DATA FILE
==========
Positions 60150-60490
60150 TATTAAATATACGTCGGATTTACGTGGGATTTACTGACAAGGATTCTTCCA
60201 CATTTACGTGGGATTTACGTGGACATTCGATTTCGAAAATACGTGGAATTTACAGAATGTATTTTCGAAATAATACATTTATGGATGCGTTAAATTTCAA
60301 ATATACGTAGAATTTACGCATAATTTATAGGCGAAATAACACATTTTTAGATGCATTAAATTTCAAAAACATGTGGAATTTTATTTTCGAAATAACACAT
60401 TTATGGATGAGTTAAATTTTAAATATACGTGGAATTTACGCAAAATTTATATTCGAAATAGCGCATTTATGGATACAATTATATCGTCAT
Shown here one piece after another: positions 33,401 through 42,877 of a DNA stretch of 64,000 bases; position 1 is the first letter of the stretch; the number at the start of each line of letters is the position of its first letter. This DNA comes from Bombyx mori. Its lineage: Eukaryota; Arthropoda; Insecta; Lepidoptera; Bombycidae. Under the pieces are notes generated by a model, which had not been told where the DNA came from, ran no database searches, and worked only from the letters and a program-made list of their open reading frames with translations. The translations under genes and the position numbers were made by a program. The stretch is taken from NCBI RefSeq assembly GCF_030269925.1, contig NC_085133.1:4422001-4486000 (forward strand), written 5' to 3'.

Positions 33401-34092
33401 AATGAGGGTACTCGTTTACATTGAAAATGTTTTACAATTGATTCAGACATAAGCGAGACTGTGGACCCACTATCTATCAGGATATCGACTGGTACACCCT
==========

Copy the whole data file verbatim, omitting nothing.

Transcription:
Positions 60150-60490
60150 TATTAAATATACGTCGGATTTACGTGGGATTTACTGACAAGGATTCTTCCA
60201 CATTTACGTGGGATTTACGTGGACATTCGATTTCGAAAATACGTGGAATTTACAGAATGTATTTTCGAAATAATACATTTATGGATGCGTTAAATTTCAA
60301 ATATACGTAGAATTTACGCATAATTTATAGGCGAAATAACACATTTTTAGATGCATTAAATTTCAAAAACATGTGGAATTTTATTTTCGAAATAACACAT
60401 TTATGGATGAGTTAAATTTTAAATATACGTGGAATTTACGCAAAATTTATATTCGAAATAGCGCATTTATGGATACAATTATATCGTCAT
Shown here one piece after another: positions 33,401 through 42,877 of a DNA stretch of 64,000 bases; position 1 is the first letter of the stretch; the number at the start of each line of letters is the position of its first letter. This DNA comes from Bombyx mori. Its lineage: Eukaryota; Arthropoda; Insecta; Lepidoptera; Bombycidae. Under the pieces are notes generated by a model, which had not been told where the DNA came from, ran no database searches, and worked only from the letters and a program-made list of their open reading frames with translations. The translations under genes and the position numbers were made by a program. The stretch is taken from NCBI RefSeq assembly GCF_030269925.1, contig NC_085133.1:4422001-4486000 (forward strand), written 5' to 3'.

Positions 33401-34092
33401 AATGAGGGTACTCGTTTACATTGAAAATGTTTTACAATTGATTCAGACATAAGCGAGACTGTGGACCCACTATCTATCAGGATATCGACTGGTACACCCT